What is the most effective way to communicate results after endoscopy?

Gastrointest Endosc. 2007 Jul;66(1):108-12. doi: 10.1016/j.gie.2006.12.056.


Background: The growing demand for endoscopy associated with colorectal cancer screening has resulted in busier endoscopy units and an increase in the practice of open-access endoscopy, in which patients are referred for procedures without prior consultation by the gastroenterologist, all of which may result in less-informed patients.

Objective: We sought to determine whether providing patients with a written copy of their standard endoscopy report at the conclusion of their procedure enhanced recall of the findings and recommendations.

Design: Eighty consecutive outpatients who presented to 3 endoscopists were randomized to receive the results of their upper or lower endoscopy via standard verbal report (VR) or by standard VR followed by receipt of a computer-generated endoscopy report (VR+WR) from the Olympus ImageManager report generator. The endoscopist communicated the VR after a standard postprocedure recovery period of 30 to 60 minutes and routinely discussed all findings and recommendations as mentioned in the WR. The endoscopist was blinded as to whether the patient subsequently received the WR. Recall of the endoscopic procedure was assessed by using a piloted 11-question survey instrument to be filled out 3 days after the procedure. Results were calculated by using the Fisher exact and Wilcoxon rank sum tests.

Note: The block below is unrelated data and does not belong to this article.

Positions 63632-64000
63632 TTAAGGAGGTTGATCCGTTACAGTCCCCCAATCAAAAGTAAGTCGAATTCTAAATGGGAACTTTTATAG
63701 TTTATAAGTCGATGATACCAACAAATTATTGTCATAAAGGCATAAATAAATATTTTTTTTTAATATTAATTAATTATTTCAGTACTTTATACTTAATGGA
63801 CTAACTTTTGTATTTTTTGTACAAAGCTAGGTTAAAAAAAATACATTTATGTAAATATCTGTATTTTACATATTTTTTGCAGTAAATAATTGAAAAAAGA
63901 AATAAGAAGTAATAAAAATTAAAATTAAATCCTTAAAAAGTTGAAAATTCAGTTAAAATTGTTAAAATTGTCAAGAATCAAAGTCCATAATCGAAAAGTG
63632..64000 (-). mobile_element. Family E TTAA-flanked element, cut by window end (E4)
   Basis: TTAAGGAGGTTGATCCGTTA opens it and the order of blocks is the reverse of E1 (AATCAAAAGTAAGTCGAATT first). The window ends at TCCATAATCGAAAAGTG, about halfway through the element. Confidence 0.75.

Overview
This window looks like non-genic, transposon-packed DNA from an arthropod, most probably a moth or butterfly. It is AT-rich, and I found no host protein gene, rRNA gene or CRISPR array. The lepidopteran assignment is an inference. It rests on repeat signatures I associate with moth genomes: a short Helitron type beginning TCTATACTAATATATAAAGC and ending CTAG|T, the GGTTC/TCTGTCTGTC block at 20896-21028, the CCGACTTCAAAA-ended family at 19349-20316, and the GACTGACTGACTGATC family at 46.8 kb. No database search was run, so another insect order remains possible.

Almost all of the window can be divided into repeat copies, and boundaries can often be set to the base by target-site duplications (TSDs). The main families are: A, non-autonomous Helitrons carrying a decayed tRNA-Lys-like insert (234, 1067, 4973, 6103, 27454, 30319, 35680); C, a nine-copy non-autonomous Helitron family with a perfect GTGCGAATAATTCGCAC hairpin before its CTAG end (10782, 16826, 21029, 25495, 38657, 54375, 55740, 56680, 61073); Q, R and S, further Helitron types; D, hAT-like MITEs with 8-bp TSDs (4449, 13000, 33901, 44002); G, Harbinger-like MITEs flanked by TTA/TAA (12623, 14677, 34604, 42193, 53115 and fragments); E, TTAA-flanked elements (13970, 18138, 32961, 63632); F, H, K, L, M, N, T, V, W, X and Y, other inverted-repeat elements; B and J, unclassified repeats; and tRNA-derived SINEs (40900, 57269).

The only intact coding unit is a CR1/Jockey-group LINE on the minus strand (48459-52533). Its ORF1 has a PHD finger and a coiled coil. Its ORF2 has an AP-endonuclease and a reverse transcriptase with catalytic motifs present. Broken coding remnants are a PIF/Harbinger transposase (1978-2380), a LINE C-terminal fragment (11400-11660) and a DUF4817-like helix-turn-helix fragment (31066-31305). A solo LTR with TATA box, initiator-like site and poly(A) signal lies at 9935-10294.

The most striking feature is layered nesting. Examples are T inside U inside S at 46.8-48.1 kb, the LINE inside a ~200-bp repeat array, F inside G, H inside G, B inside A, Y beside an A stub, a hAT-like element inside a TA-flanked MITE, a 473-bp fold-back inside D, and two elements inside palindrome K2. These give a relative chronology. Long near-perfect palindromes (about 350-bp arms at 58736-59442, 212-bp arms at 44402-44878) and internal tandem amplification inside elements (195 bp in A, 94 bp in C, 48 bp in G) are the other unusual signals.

Patients: Referral for endoscopy from University of Chicago physicians.

Results: Seventy-eight of 80 patients (98%) approached about the study agreed to participate. The response rate was 77%. Patients in the VR+WR group overall had a greater composite score than patients in the VR group (8.9/10 vs 7.7/10, P<.01). Patients in the VR+WR group were also significantly more likely to recall the recommendations for therapy or follow-up (72% vs 42%, P<.01) and the name of the endoscopist (97% vs 74%, P<.05).

Limitations: Patients with an education beyond the 10th-grade level were not formally accessed in this study. Because of this, we could not evaluate whether differences in educational attainment affected patient understanding of endoscopy procedure details and findings.

Conclusions: A computer-generated endoscopy report (WR) significantly improved patient recall of endoscopic procedure information compared with a VR alone. Despite this, patients were unable to recall 28% of recommendations. Additional study to determine if such enhanced physician-patient communication improves patient satisfaction or follow-up, and whether more specific patient-directed results further improve recall needs to occur.

Publication types

  • Randomized Controlled Trial

MeSH terms

  • Adult
  • Aged
  • Cohort Studies
  • Disclosure*
  • Double-Blind Method
  • Endoscopy, Gastrointestinal*
  • Female
  • Gastrointestinal Diseases / diagnosis
  • Gastrointestinal Diseases / psychology
  • Gastrointestinal Diseases / therapy
  • Health Care Surveys
  • Humans
  • Male
  • Medical Records*
  • Mental Recall*
  • Middle Aged
  • Patient Education as Topic
  • Physician-Patient Relations*
  • Reinforcement, Verbal*